I have collected a bunch of links that explain the goings-on at the conference. So if you want to get caught up on what happened go to -

All the presentations made at the platform cloud foundry conference can be found here ...

Comprehensive notes on all the platform cf sessions taken by John Mackoy can be found here


Tuesday, July 2, 2013


Getting IBM JDK -Xtrace option to work in the Eclipse IDE

Courtesy WebSphere Serviceability guru Ann Paungam  ...

When doing eclipse RCP development with the IBM JDK or simply when you are running eclipse it is necessary to understand the complete stacktrace of a particular exception. In order to make this happen you will need to add the -Xtrace options to the eclipse.ini file of your eclipse client like so




These will capture all java stack traces when InstanceScope.getNode method InstanceScope.InstanceScope constructor and ResourcesPlugin.getWorkspace are called. This will only work with the IBM JDKs or JREs and is extremely useful when developing in eclipse or developing RCP applications for eclipse. 

By default, the javacores are generated to the Eclipse Home directory (eg: where the Eclipse.exe is located). The value "5" in the last parameter for the example above is to limit the number of javacores that are generated to just 5. Refer to the official JDK documentation applicable to your release, such as the link below, for the various options that can be used to control your jvm tracing:

Tuesday, June 4, 2013


DynaCache in WebSphere Application Server Liberty Profile 8.5.5

Thursday, May 2, 2013


IBM WebSphere Application Server V8.5.5 enhanced Liberty profile

Delivers enhanced Liberty profile capabilities and introduces a new lightweight Liberty only offering for Web Profile applications

Introduces a new Liberty profile-only solution. The WebSphere Application Server Liberty Core edition is built to leverage the lightweight and dynamic aspects of the Liberty profile. Scoped to the capabilities of Web Profile applications, the new edition is ideal for lightweight production servers.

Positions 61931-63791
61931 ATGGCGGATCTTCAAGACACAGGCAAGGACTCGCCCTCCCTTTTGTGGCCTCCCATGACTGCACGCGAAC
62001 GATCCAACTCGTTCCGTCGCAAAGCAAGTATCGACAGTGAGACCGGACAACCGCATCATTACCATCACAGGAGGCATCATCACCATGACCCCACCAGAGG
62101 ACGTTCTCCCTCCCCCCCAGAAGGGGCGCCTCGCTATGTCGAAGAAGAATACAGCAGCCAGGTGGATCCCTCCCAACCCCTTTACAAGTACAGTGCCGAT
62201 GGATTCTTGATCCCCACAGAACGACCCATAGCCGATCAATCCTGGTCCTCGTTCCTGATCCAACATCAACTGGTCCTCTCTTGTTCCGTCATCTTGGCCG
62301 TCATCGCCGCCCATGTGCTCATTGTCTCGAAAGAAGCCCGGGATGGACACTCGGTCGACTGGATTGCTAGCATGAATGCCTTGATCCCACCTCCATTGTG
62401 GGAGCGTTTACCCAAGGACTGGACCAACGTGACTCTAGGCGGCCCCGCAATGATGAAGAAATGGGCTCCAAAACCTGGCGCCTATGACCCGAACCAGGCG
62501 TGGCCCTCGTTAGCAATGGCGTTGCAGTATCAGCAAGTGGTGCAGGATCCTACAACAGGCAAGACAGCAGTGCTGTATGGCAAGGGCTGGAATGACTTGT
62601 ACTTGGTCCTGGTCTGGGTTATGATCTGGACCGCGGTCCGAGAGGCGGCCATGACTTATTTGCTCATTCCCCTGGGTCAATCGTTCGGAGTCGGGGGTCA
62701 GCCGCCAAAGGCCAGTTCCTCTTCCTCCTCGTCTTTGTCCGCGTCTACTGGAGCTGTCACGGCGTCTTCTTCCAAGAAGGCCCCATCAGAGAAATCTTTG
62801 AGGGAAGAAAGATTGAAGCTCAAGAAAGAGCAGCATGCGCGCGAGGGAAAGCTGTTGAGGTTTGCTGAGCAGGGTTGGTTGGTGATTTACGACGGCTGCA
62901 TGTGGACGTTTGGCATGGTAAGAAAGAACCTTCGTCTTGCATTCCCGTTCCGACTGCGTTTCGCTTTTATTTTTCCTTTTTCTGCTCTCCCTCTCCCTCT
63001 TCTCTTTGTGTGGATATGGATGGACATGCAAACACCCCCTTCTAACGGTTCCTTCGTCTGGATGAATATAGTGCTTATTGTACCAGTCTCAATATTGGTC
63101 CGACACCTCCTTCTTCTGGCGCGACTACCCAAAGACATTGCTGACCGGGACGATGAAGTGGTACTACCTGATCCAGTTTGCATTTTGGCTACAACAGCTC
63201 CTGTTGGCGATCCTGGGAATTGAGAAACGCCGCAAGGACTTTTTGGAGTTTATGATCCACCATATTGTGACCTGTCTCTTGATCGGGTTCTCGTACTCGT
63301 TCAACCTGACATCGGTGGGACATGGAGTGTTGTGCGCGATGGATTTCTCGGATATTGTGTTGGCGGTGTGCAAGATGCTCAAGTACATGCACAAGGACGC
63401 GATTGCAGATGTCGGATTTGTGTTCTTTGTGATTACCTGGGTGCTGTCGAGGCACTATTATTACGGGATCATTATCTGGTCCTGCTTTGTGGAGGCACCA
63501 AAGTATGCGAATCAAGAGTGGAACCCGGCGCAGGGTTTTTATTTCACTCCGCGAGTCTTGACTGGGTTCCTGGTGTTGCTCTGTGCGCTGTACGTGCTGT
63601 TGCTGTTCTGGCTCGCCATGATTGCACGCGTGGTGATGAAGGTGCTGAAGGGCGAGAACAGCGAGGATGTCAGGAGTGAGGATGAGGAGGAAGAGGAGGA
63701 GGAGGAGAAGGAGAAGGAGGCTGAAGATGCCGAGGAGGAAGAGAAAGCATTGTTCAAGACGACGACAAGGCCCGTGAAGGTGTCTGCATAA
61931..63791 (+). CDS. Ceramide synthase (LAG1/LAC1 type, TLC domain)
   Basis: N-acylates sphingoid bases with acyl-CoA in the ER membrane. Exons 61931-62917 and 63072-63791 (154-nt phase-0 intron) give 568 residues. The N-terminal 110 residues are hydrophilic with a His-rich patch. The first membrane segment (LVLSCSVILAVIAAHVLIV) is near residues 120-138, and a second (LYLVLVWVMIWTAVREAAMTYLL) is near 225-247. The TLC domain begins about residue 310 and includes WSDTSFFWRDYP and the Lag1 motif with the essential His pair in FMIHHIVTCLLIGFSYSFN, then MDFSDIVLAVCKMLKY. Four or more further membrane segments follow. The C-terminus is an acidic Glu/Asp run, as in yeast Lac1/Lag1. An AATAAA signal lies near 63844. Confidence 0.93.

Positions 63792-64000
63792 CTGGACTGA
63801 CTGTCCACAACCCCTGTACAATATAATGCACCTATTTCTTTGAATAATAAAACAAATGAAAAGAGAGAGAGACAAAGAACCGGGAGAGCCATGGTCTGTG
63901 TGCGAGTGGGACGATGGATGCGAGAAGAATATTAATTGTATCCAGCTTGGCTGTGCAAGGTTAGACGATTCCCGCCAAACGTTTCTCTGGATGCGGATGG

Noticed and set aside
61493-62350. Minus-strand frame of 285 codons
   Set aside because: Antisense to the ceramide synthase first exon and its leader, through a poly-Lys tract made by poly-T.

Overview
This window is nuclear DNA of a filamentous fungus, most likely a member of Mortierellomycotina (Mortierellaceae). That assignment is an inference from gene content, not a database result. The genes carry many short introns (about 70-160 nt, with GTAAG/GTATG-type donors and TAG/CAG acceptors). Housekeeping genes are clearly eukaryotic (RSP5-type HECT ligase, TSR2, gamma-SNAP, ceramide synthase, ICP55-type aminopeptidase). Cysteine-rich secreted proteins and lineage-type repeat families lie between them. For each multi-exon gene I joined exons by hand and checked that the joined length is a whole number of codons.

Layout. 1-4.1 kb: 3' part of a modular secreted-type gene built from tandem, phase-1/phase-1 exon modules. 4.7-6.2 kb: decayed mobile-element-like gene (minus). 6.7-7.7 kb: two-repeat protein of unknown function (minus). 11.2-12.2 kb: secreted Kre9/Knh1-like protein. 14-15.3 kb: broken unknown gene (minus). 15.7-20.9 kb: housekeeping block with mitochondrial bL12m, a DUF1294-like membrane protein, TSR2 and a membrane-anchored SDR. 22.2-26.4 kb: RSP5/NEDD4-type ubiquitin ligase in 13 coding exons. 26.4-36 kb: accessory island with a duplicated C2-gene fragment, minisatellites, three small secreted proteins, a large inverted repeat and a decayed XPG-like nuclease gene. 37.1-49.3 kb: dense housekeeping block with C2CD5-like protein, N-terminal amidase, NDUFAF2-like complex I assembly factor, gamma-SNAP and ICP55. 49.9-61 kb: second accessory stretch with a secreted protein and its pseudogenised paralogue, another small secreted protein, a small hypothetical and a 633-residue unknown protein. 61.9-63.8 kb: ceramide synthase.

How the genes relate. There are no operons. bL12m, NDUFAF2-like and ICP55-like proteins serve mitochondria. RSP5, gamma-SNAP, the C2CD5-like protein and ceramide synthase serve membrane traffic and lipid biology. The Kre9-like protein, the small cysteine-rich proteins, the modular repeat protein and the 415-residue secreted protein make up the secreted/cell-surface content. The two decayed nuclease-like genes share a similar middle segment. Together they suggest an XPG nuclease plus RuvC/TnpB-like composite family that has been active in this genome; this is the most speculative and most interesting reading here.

Enhancements to the Liberty profile are as follows:

• Certification to the JEE 6 Web Profile, providing the assurance that applications leverage standards-compliant programming models
• Additional programming models such as web services that enable the expansion of Liberty profile applications beyond web applications
• New messaging capabilities, including support for JMS and message-driven beans, and a new single server message provider
• Ability to add Liberty features through a new system programming interface, enabling the customization of Liberty profile capabilities to meet your business needs through insertion of custom Liberty features
• Support for the NoSQL database MongoDB, a scalable, well-performing, and easy-to-use document-style NoSQL database
• Enhancement to security support, such as federated repositories, custom user registry, trust association interceptor, password hashing, and encryption of passwords in server configurations, which improves security for Liberty application deployments
• High Performance Extensible Logging (HPEL) for Liberty servers, which enables better administration and serviceability
• New Liberty administration features
• Clustering of server instances
• Support for caching via the WebSphere Web Cache (DynaCache) and distributed caching with WebSphere eXtreme Scale
• Ability to install the entitled WebSphere Application Server edition on developer
machines for development and unit testing purposes•
• WebSphere Application Server V8.5.5 tooling bundles updated with Rational®
Application Developer (RAD) V9 and the WebSphere Application Server Developer
Tools (WDT) V8.5.5

For details see http://www.ibm.com/common/ssi/cgi-bin/ssialias?infotype=AN&subtype=CA&appname=gpateam&supplier=897&letternum=ENUS213-137&pdf=yes